Sinclair's critique of Wall Street is as relevant today as when it was written in 1919.
Jason
Jul 03, 2015 Jason rated it really liked it  ·  review of another edition
A lesson not learned

A scary look at the Wall street of yesterday. Sadly, one wonders if it repeats itself every cycle. We shall never learn.
Johnny
After discovering the work of Upton Sinclair in high school, I have only sparingly enjoyed his work spaced over intervals of several years. The Jungle was my first experience, but that expose of the Chicago meat-packing industry didn’t have the same effect on me that it did on President Theodore Roosevelt and many others. The former president became a vegetarian for a short amount of time. I kept on eating meat. Others refused to eat sausage or hot dogs after finding out what went into them and ...more
Blair McKinney
Feb 18, 2017 Blair McKinney rated it really liked it  ·  review of another edition
Imagine what can happen when the bulk of the money and power in the United is held by just a greedy few... The horror of such a situation is recounted in this Upton Sinclair book, concerning 1907's stock market crash. And it is disturbing to us today, because it seems too possible to have its own retelling. I got it free on my kindle; worth the little time it takes to read.
B
Sep 01, 2014 B rated it really liked it  ·  review of another edition
Shelves: own, westend
Fascinating—although maybe not in the ways Sinclair would want. Defintely helps to have some background in the crash of 1907 so you can tell the players.

The basic plot of this book is that the J.P. Morgan stand-in starts the Crash because he is upset to have been rebuffed in his attempts at forcible rape. And the main character is more alarmed at the general prospect of wiretapping than he is about this specific incident of rape to his friend.

This is a strange worldview. And Sinclair picked a s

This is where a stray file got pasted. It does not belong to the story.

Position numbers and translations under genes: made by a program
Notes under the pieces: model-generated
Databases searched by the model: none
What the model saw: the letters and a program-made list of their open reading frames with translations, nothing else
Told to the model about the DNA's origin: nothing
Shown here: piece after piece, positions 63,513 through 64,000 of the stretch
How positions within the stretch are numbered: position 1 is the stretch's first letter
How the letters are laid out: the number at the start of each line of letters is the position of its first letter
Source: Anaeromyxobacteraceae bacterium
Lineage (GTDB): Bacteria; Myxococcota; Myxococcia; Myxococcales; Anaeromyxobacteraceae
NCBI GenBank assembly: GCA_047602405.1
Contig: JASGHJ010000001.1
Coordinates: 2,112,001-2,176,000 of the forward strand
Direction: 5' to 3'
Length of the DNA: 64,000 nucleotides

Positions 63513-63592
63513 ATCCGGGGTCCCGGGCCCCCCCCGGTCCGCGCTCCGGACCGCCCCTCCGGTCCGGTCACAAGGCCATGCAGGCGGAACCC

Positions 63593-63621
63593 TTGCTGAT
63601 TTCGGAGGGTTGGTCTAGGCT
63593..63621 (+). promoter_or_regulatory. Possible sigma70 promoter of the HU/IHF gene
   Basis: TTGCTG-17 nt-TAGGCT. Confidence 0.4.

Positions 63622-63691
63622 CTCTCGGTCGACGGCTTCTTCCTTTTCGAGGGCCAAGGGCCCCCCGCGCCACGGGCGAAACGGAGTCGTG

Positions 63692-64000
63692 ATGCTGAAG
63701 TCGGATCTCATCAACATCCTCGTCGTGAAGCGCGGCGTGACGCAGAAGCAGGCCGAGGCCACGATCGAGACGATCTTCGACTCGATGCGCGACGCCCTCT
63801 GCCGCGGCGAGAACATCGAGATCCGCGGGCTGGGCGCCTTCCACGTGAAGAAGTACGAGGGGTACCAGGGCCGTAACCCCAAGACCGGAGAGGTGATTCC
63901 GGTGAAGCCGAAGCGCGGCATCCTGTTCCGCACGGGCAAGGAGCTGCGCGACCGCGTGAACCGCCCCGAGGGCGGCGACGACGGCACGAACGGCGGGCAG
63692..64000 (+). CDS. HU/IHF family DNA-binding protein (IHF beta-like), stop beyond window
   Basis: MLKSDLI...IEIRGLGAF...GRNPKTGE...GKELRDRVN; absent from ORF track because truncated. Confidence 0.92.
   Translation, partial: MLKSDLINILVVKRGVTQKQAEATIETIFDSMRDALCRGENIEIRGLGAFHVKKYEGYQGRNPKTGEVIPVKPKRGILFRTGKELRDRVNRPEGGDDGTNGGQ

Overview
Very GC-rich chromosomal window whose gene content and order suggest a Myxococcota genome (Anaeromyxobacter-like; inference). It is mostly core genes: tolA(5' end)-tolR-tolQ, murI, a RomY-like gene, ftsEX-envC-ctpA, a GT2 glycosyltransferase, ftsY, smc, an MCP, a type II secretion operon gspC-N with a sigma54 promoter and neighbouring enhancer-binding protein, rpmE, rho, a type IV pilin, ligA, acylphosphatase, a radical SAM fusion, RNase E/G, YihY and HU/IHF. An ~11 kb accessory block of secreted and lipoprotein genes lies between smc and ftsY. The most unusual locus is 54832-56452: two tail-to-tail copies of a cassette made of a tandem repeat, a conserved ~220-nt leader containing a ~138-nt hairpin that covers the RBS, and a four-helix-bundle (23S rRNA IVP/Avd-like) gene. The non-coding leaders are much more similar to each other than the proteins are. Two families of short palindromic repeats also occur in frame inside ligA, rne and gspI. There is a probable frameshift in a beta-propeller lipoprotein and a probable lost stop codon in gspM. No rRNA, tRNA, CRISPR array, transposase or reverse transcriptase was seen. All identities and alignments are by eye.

...more
Neil Crossan
Unlike the Jungle & Oil, this book was much shorter and focused solely on those on the financial top. Sinclair tried to cram a lot of financial tricks/schemes into under 200 pages while spending little time with his characters (and there are a lot) so you never get invested into the story. BUT any book written in 1908 and calls the Crash is worth something. Bottom line, not much has changed in the world of high finance.
Chrissie
Nov 25, 2012 Chrissie rated it really liked it  ·  review of another edition
Yikes. I knew we were in trouble. I don't think I knew we were in this much trouble.

Moral of the story? Become a lawyer. Don't play the stocks. Listen to your internal compass. Don't mess with power hungry money grubbers.

Done, done, and done.

Also, file in the small group of books not written by Harper Lee and/or John Grisham (they totally collaborated, right?) in which a lawyer is the most morally defensible character.
Vivi
May 19, 2011 Vivi rated it really liked it  ·  review of another edition
I have this book in my iBooks library for iPhone and read it with all of my otherwise will be wasted waiting time. It's so very smooth to read. I don't know a whole lot about finance but it wasn't an obstacle to prevent me from understanding the story. And it got me very interested in knowing more about it.